components that are not immediately obvious, even to the experienced
    technician, that can determine their effectiveness in many ways.

    RL
     
  9. Joerg

    Joerg Guest

  10. What they said by email was:

    The dot signifies the start of the winding on the inductor, thus this
    would be the inner layer of the windings which would connect to the
    hot side of the output of the DC/DC converter. The outer winding of
    the inductor in effect self shields the emi on the inner windings.
     
  11. Joerg

    Joerg Guest


    Perfect, then you got it in writing. I thought it was just a phone
    conversation across the Channel.
     
  12. legg

    legg Guest

    Interesting; both of them. At a quick glance, they are unique in the
    range of both manufacturers.

    For Coilcraft, the 'dot' isn't actually associared with either solder
    junction, but appears equidistant between the two......so you'd have
    to crack one open to figure out what they mean, and hope that the
    meaning isn't subverted in the part's sales lifetime. It's not
    guaranteed that the coil winding personnel have even a working
    familiarity with the language of the spec......

    The instruction 'winding direction' is unfortunately ambiguous in the
    English language, as winding is both a noun and a verb. When
    indicating prefered wire layout, I always indicate the direction of
    the coil former's rotation (ie the verb sense of the winding machine's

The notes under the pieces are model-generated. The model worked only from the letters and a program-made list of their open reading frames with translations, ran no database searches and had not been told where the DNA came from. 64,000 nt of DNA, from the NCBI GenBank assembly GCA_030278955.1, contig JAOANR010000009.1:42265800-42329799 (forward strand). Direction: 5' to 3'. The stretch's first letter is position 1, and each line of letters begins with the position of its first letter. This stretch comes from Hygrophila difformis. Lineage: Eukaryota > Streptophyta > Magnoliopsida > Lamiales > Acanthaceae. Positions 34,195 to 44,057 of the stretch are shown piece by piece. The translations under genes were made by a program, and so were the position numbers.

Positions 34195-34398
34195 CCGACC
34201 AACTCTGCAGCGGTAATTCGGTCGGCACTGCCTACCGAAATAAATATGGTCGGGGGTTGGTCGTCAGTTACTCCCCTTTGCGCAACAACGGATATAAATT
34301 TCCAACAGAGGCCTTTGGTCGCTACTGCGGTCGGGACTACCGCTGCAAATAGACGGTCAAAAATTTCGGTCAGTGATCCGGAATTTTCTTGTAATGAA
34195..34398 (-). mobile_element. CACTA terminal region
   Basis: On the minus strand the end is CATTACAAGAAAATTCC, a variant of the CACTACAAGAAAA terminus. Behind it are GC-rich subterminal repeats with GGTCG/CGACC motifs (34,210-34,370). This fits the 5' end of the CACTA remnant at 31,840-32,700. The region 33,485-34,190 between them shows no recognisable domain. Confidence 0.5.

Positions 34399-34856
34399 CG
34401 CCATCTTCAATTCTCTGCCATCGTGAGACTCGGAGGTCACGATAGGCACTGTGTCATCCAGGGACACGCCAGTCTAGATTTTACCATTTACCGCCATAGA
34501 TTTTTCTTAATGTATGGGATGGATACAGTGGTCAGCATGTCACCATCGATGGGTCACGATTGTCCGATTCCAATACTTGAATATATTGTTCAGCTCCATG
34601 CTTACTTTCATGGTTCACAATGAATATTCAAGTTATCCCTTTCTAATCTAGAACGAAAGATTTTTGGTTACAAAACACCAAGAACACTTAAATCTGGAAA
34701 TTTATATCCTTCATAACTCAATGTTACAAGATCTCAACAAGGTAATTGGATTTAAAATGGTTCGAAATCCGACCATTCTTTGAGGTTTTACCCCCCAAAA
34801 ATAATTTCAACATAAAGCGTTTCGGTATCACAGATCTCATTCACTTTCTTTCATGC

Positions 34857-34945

function) and illustrate the movement of the physical part, to avoid
    this (hopefully....).

    RL
     
  13. Joerg

    Joerg Guest

    It's not that unique, even in the distant lands of China they do it:

    http://xfmrs.com/pdf/2xfs1m.pdf

    But it's always good policy to obtain written confirmation about the dot
    and winding orientation.
     
  14. legg

    legg Guest

    and, of course, there was actually a noticeable effect on the EMI
    plots, when checked........making the effort worthwhile?

    There'a difference between anecdote and application. There's a
    difference between a 200W toroid and a shielded bobbin core.

    The costs of playing it safe, just in case, can whittle a budget past
    the bare bone.

    RL
     
  15. Joerg

    Joerg Guest

    It already applies at much lower power levels. I finished a flyback
    design a few weeks ago. If you get the winding orientation wrong on
    those then all hell breaks loose at the EMC chambers.

    The word "shielded" in ferrites is often more a marketing term. A closer
    looks typically reveals a fairly large potting area. The potting
    compound is colored almost the same as the core.
     
  16. Joerg

    Joerg Guest

    True, but fairly easy to test when you have a near field probe kit. That
    kit is probably the most worn tool out here. Other than the bottle
    opener :)
     
  17. legg

    legg Guest

    The function of the rf-conductive core body has also to be taken into
    account in the radiation process. Capacitance to the core from
    different portions of a winding (or windings) has to be taken into
    account, as well as possible core body and screen current paths.
    A shielded bobbin core, on the other hand, specifically indicates the
    employment of a sleeve structure with a controlled gap, whether SMD or
    through-hole. This controlled gap is where the filled adhesive is
    present.

    RL